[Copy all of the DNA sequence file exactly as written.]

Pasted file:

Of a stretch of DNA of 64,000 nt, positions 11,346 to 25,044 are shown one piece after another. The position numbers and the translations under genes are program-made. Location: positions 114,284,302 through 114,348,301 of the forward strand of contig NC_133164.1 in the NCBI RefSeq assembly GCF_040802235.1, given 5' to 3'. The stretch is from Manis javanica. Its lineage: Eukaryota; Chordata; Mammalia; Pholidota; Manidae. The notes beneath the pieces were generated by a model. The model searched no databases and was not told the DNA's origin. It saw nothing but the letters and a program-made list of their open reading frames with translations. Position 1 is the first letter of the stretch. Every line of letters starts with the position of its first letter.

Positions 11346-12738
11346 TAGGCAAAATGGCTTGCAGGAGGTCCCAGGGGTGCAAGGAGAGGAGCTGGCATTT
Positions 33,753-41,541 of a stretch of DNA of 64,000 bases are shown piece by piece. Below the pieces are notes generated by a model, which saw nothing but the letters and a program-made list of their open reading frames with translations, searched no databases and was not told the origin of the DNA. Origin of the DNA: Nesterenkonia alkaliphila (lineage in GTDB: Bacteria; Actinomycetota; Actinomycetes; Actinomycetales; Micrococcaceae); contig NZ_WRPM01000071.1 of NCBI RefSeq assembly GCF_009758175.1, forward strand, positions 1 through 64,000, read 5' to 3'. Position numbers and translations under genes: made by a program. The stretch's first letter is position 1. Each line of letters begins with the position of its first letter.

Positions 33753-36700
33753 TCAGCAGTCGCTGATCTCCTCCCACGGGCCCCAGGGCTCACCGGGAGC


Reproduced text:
Of a stretch of DNA of 64,000 nt, positions 11,346 to 25,044 are shown one piece after another. The position numbers and the translations under genes are program-made. Location: positions 114,284,302 through 114,348,301 of the forward strand of contig NC_133164.1 in the NCBI RefSeq assembly GCF_040802235.1, given 5' to 3'. The stretch is from Manis javanica. Its lineage: Eukaryota; Chordata; Mammalia; Pholidota; Manidae. The notes beneath the pieces were generated by a model. The model searched no databases and was not told the DNA's origin. It saw nothing but the letters and a program-made list of their open reading frames with translations. Position 1 is the first letter of the stretch. Every line of letters starts with the position of its first letter.

Positions 11346-12738
11346 TAGGCAAAATGGCTTGCAGGAGGTCCCAGGGGTGCAAGGAGAGGAGCTGGCATTT
Positions 33,753-41,541 of a stretch of DNA of 64,000 bases are shown piece by piece. Below the pieces are notes generated by a model, which saw nothing but the letters and a program-made list of their open reading frames with translations, searched no databases and was not told the origin of the DNA. Origin of the DNA: Nesterenkonia alkaliphila (lineage in GTDB: Bacteria; Actinomycetota; Actinomycetes; Actinomycetales; Micrococcaceae); contig NZ_WRPM01000071.1 of NCBI RefSeq assembly GCF_009758175.1, forward strand, positions 1 through 64,000, read 5' to 3'. Position numbers and translations under genes: made by a program. The stretch's first letter is position 1. Each line of letters begins with the position of its first letter.

Positions 33753-36700
33753 TCAGCAGTCGCTGATCTCCTCCCACGGGCCCCAGGGCTCACCGGGAGC